When you've tried every pencil, powder, pigment, gel, and stencil at Sephora and your brows are still sparse, microblading—a more permanent solution to thin brows—is the last-ditch-effort treatment that promises to change your brow life. The face tattoo technique isn't as scary as it sounds.
Here, we talked to Arizona City microblading guru Piret Leah, aka The Eyebrow Doctor, to find out everything you need to know about the treatment that beauty insiders (from Olivia Palermo to JR Smith) are already obsessed with.
Microblading is a form of tattooing
Unlike a regular tattoo, "microblading is a form of tattoo artistry where pigment is implanted under your skin with a manual handheld tool instead of a machine," Leah explains. "I draw hair-like strokes with the tool to mimic natural hairs in your brows. Even though it's not as deep as the regular tattoo, it's still a tattoo because pigment is implanted under the skin."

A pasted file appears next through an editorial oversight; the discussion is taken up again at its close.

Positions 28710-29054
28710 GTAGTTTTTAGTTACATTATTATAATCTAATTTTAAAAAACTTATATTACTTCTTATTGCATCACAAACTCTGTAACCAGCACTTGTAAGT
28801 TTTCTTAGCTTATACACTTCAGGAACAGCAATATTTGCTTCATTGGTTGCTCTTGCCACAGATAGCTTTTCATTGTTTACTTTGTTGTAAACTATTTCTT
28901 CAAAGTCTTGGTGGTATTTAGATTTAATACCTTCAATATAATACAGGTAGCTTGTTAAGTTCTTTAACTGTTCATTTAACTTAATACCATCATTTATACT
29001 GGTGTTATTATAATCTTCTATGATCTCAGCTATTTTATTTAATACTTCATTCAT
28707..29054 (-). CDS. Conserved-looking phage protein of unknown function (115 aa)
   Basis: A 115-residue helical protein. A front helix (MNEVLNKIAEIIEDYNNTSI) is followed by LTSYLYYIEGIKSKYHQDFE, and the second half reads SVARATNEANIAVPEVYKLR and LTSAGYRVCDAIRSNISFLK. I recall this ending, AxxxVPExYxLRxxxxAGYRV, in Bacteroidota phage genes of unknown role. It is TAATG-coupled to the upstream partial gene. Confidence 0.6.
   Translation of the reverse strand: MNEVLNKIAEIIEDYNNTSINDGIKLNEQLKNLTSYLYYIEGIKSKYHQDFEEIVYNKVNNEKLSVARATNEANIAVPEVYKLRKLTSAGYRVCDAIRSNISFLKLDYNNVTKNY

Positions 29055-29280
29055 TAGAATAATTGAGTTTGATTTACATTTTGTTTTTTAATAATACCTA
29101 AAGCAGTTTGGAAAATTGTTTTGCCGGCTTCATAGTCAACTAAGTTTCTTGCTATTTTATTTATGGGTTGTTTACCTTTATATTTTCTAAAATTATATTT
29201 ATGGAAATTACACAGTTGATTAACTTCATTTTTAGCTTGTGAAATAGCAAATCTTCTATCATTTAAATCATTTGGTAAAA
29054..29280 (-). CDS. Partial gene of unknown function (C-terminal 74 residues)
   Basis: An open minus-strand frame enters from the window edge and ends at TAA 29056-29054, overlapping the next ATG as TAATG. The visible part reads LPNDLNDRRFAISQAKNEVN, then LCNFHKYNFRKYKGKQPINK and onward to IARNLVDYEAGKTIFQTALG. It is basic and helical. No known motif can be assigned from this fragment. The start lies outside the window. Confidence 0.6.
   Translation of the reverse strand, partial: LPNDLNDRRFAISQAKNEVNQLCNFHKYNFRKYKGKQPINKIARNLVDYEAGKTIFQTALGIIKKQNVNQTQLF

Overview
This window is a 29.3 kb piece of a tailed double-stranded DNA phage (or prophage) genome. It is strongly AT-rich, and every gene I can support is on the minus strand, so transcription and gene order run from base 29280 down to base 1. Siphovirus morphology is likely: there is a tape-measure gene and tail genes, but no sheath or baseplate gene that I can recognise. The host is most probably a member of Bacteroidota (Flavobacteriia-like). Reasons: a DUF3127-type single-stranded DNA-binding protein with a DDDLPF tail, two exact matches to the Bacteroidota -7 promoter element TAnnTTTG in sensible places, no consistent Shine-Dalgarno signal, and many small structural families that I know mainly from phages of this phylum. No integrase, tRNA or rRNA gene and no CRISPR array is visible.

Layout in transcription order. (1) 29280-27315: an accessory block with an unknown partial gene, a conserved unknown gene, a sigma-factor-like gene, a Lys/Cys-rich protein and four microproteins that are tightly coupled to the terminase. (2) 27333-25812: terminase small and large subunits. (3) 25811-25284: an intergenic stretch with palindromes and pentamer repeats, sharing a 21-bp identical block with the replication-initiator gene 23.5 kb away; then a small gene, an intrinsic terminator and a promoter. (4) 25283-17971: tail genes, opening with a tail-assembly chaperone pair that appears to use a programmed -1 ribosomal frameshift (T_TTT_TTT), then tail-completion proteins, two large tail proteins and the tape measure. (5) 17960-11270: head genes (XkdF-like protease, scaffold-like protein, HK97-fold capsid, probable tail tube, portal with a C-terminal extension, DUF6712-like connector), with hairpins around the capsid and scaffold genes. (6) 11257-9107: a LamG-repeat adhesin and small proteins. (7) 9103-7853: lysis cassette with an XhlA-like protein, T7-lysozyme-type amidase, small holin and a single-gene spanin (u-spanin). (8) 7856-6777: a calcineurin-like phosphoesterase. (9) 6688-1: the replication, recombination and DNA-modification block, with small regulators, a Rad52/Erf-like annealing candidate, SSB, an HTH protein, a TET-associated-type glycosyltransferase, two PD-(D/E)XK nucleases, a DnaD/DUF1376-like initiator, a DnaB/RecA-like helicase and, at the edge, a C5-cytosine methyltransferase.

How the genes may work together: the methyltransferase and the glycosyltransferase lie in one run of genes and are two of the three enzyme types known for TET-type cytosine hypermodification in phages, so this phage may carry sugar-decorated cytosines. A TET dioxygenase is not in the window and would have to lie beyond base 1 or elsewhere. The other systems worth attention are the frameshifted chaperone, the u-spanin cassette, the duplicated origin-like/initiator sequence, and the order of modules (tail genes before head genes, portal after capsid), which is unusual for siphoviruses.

You need to prepare
If you drink a lot, take aspirin, or use retinol, stop one week before your treatment. "Retinol makes your skin thin and then you bleed a little more," Leah says. "Avoid blood thinners, aspirin, and alcohol."
It doesn't hurt (too much)
Pain is relative. "Some feel more than others. Overall it feels like little scratches. You feel it, but it's not unbearable. It's not like having a baby," says Leah , who preps her clients' brows with topical numbing cream and tops up throughout the process to dull the discomfort.
Aftercare is essential
That means protecting freshly bladed brows from all moisture–no sweaty workouts or washing your face with water. Some clients experience itching and redness during the first week, which Vaseline can alleviate. Brows will look slightly darker at first, but the color will fade 30 to 40 percent. Aftercare ointments are provided during your first appointment. "Overall they look great right away and you don't have to hide," Leah says. "Slight redness and mild swelling is normal."
Results last up to three years
Depending on the skin and lifestyle, Leah's clients come back for touch-ups once every six months. Microblading is an investment The first treatment can cost up to $900. While lower-priced services are available, Leah cautions against visiting inexperienced technicians. Remember, microblading is a form of tattooing.